A Kashmir based senior journalist, Shah Abbas said the visit of the Home Minister had borne no fruits if impact on the ground is concerned.


“Politically speaking, it was a failure. Home Minister should have offered something more tangible to Kashmiri people. But, New Delhi is sticking to rhetoric which can only escalate situation in this part of the world whom majority of the population term as disputed,” Abbas said.


Abbas pointed out that the Home Minister even did not talk about any political package. “It seemsthe Home Minister had come to Srinagar without doing any home work. Had he come to reach out to majority population, he should have offered to talkto the separatists. But that was not the case.”


The civil society and business community alsodecided not to meet the Home Minister. The State Government had sent invitations to the business community for a meeting with the visiting Minister.


However the traders’ bodies said they will not meet the Union Minister. Chairperson of Kashmir Centre for Social and Development Studies (KCSDS), a prominent civil society group, Hameeda Nayeem said it was out of question to meet Home Minister when brutality is being unleashed non-stop on people.


“I wonder with whom the Minister conducted deliberations. People have been raising their voices for freedom for past many decades and entire world knows it. India pretends as if it does not know what Kashmiris demands are,” she says.


Kashmir Economic Alliance (KEA) senior vice chairman, Farooq Ahmad Dar, said that they boycotted meeting Rajnath Singh on the grounds that if New Delhi is sincere to normalise the situation in Kashmir then they should first stop use of pellet guns and civilian killings in Kashmir.


J&K High Court Bar Association was also of the opinion that Rajnath Singh’s second visit to the valley has been a failure as no ‘relevant’ delegation met him. “Traders, hoteliers, house boat owners, industrial unit holders and civil society members have categorically stated that unless the Central Government accepts that Kashmir is a dispute andits resolution lies in the implementation of the UN Resolutions, there is no point in meeting the Indian Home Minister or any other delegation,” read a statement from the Bar.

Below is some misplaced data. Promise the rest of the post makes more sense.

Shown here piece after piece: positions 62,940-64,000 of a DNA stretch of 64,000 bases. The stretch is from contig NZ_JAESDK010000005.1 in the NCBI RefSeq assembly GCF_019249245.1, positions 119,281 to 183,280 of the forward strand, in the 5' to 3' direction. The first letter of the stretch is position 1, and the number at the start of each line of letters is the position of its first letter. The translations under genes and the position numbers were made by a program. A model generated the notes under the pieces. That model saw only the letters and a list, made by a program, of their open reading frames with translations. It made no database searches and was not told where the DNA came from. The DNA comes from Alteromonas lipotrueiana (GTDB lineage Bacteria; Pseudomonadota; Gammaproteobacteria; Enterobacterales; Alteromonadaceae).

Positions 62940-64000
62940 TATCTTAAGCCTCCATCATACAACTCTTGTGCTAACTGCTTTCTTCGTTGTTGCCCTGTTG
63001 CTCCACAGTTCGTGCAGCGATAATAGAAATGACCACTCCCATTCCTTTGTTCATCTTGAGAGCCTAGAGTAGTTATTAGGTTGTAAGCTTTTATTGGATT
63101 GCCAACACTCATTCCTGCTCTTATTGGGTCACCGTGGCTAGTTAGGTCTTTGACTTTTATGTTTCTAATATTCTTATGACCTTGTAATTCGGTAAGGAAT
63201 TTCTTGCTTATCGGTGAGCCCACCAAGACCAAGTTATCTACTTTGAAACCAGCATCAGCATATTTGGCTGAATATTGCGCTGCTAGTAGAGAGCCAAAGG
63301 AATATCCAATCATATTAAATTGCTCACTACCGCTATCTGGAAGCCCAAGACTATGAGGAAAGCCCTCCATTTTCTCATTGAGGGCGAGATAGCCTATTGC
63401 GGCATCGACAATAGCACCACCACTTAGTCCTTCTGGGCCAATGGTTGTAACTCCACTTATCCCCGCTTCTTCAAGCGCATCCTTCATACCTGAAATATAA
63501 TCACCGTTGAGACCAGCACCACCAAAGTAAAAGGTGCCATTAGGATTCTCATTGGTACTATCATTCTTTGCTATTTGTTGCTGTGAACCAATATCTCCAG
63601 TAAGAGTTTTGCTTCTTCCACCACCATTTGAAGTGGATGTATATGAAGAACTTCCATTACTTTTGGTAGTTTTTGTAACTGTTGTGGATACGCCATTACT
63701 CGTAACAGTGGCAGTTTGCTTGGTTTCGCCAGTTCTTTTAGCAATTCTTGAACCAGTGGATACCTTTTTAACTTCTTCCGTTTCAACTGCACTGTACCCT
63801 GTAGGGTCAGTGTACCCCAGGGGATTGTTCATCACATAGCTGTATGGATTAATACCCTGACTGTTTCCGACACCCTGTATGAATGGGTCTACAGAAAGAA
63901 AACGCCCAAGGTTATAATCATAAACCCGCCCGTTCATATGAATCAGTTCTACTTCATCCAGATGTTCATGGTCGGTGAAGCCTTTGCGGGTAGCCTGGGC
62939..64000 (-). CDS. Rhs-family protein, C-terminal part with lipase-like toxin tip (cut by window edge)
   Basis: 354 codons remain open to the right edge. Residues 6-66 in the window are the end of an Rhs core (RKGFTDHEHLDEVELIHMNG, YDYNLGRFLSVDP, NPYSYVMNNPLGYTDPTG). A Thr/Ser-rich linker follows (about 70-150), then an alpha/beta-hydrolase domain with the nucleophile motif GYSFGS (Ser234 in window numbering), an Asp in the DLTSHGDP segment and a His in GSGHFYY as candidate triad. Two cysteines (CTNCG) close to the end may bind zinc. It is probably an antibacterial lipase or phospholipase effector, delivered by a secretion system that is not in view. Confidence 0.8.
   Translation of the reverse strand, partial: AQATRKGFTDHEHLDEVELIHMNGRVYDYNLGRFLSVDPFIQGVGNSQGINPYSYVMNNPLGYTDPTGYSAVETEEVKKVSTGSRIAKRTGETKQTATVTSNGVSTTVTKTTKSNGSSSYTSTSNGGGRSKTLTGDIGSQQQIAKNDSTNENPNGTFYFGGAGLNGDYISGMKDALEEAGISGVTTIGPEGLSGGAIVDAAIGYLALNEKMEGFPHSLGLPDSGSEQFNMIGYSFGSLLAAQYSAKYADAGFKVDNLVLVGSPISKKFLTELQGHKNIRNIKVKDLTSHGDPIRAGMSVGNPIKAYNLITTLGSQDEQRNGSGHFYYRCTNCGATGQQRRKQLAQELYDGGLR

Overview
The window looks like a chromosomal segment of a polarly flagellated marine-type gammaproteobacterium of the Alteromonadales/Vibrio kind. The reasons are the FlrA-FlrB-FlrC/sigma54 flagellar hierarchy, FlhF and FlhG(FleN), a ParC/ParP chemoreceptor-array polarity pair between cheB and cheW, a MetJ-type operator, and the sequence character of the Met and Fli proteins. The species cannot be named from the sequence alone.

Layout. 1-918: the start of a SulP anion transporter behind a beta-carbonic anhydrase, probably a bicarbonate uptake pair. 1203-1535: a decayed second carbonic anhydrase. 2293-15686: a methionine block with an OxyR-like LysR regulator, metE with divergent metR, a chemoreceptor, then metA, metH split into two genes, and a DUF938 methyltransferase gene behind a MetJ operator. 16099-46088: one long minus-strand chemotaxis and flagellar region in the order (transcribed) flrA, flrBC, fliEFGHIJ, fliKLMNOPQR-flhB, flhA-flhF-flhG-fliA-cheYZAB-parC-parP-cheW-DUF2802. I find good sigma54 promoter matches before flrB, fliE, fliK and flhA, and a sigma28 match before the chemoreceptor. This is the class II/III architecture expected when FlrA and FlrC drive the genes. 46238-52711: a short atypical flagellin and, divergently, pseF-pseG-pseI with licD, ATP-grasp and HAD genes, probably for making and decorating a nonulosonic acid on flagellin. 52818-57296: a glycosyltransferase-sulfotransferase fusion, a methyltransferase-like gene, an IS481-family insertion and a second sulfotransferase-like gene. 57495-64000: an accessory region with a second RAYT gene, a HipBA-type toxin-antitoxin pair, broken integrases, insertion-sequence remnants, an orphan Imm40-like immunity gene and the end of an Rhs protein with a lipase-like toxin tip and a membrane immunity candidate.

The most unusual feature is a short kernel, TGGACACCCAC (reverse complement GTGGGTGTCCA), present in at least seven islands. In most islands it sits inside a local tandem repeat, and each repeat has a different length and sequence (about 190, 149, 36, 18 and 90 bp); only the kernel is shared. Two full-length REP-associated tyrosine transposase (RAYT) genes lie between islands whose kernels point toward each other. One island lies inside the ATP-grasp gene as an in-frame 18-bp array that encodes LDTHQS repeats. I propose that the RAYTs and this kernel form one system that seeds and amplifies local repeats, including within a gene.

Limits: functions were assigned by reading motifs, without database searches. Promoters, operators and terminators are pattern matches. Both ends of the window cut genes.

However, contrary to the ground reality, according to the statement issued by Press Information Bureau, Home Minister Rajnath Singh met about 20 civil society delegations, Pahari community leaders and several individuals through his visit to Srinagar.


“Union Home Minister met about 400 persons in 30 delegations and received their inputs on the J&K situation,” the press handout reads.


Addressing a press conference before heading back to New Delhi, Home Minister said an all-party delegation would be sent to Kashmir and that the State Government needs to prepare for the same. “We want to bring all-party delegation to Kashmir. I have told this to Mehbooba Mufti so as to make preparations,” said Rajnath.


Reports also suggest that there will be a new team of interlocutors for Kashmir to start a Track II dialogue with all the stakeholders including separatist leaders. However, the common people in Kashmir are sceptical about the initiative and see it as nothing but an eyewash.


“These all party delegations came in the past also but nothing was achieved. In 2010 agitation, Centre appointed the interlocutors but later their recommendations were thrown into the dustbin,”asserted Adil Hussain, a Kashmir University student. The common notion in the valley is that the Centre has to be serious and substantive if the objective is to solve the dispute. Anything other than that shall be regarded as nothing more than deception.


Meanwhile, the virtual house arrest of the people in the Valley continues even as the Government is weighing the idea of lifting the curfew during the day time and eventually from dawn to dusk.